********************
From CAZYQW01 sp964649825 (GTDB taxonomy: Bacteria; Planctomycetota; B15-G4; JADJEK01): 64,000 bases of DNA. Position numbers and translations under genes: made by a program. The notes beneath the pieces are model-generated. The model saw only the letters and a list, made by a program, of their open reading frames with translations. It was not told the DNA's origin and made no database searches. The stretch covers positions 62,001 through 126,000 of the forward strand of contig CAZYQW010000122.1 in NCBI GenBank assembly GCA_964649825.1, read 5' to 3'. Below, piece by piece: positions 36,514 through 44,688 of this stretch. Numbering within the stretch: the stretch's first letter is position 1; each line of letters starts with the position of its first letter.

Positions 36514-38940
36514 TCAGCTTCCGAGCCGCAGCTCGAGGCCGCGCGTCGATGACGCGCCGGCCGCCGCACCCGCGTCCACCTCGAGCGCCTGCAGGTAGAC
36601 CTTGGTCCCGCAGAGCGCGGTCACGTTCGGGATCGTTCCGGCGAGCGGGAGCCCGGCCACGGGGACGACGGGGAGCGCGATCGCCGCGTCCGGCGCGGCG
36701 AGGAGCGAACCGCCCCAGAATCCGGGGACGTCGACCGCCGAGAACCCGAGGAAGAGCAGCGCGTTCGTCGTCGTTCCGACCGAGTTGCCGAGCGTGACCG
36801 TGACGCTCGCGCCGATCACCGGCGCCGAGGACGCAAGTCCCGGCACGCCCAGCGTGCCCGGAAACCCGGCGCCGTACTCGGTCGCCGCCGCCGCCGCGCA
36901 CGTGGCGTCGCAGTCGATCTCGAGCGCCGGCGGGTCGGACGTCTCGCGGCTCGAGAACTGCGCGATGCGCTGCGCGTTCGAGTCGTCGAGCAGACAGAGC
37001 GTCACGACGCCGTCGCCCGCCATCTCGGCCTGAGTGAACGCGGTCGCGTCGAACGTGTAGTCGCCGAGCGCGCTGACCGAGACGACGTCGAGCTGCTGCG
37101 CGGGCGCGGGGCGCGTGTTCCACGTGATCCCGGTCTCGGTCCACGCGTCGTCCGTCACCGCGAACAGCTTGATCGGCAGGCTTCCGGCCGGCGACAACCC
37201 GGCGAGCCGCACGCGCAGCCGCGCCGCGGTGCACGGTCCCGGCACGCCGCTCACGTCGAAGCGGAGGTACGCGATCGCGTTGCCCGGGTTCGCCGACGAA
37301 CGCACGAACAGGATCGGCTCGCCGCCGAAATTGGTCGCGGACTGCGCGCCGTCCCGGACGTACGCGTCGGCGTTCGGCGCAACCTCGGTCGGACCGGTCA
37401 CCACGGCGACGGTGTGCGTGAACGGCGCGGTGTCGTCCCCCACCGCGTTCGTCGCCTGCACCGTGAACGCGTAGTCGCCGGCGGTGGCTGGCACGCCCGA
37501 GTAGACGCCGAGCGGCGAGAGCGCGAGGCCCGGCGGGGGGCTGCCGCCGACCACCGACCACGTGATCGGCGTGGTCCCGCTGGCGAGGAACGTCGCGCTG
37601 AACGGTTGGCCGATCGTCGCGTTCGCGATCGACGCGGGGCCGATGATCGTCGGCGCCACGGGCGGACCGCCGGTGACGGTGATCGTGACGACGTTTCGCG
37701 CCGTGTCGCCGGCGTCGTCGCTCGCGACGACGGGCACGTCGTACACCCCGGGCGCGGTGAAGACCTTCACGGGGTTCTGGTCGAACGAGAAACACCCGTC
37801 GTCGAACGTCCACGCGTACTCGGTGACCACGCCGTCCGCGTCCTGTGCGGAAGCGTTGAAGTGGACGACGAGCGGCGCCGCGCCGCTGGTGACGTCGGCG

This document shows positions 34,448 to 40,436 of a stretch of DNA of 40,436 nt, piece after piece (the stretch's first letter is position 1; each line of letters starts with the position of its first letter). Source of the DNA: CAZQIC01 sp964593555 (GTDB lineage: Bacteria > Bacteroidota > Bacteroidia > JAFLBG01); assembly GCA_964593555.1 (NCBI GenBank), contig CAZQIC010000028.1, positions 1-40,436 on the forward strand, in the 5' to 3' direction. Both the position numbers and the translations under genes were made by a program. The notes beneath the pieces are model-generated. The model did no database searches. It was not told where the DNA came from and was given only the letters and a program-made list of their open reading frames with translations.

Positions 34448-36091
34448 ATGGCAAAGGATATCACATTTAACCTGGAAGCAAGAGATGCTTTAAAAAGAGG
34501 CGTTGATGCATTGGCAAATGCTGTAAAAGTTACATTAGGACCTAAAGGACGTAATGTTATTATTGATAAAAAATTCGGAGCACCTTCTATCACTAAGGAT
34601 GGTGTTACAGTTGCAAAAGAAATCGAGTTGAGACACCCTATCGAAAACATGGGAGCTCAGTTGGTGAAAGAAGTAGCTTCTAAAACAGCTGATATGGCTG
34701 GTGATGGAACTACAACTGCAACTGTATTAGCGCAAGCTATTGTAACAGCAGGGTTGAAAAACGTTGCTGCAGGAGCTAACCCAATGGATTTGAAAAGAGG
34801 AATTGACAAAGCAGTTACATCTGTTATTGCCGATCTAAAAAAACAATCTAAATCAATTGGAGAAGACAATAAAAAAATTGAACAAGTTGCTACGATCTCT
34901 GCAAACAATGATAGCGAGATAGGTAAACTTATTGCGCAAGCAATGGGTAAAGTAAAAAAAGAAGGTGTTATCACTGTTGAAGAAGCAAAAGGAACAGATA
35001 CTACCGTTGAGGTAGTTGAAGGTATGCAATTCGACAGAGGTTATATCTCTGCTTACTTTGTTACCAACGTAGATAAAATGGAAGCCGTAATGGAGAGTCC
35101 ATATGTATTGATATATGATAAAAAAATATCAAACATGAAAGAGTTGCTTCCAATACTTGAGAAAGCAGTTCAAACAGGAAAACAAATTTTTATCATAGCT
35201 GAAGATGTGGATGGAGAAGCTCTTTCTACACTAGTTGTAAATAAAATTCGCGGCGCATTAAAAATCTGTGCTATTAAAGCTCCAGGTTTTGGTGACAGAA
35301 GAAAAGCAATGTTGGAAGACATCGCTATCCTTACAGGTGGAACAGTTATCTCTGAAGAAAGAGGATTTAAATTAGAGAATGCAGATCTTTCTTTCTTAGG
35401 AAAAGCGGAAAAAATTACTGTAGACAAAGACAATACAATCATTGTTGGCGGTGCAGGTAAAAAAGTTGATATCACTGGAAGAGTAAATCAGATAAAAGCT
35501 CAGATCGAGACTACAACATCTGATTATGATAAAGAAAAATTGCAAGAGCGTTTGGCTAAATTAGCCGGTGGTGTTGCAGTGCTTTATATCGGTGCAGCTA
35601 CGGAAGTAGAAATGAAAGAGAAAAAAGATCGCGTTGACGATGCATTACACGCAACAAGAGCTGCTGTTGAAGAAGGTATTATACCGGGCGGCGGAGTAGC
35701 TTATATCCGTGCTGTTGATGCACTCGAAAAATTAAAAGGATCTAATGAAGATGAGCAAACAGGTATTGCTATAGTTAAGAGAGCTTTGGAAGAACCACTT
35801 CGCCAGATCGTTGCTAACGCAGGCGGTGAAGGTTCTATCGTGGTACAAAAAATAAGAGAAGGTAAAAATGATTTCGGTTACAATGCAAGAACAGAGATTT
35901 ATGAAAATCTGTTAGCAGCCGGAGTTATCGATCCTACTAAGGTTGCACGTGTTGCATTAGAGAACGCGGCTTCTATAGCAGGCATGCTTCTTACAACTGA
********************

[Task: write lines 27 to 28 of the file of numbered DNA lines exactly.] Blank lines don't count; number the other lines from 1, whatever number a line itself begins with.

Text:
35201 GAAGATGTGGATGGAGAAGCTCTTTCTACACTAGTTGTAAATAAAATTCGCGGCGCATTAAAAATCTGTGCTATTAAAGCTCCAGGTTTTGGTGACAGAA
35301 GAAAAGCAATGTTGGAAGACATCGCTATCCTTACAGGTGGAACAGTTATCTCTGAAGAAAGAGGATTTAAATTAGAGAATGCAGATCTTTCTTTCTTAGG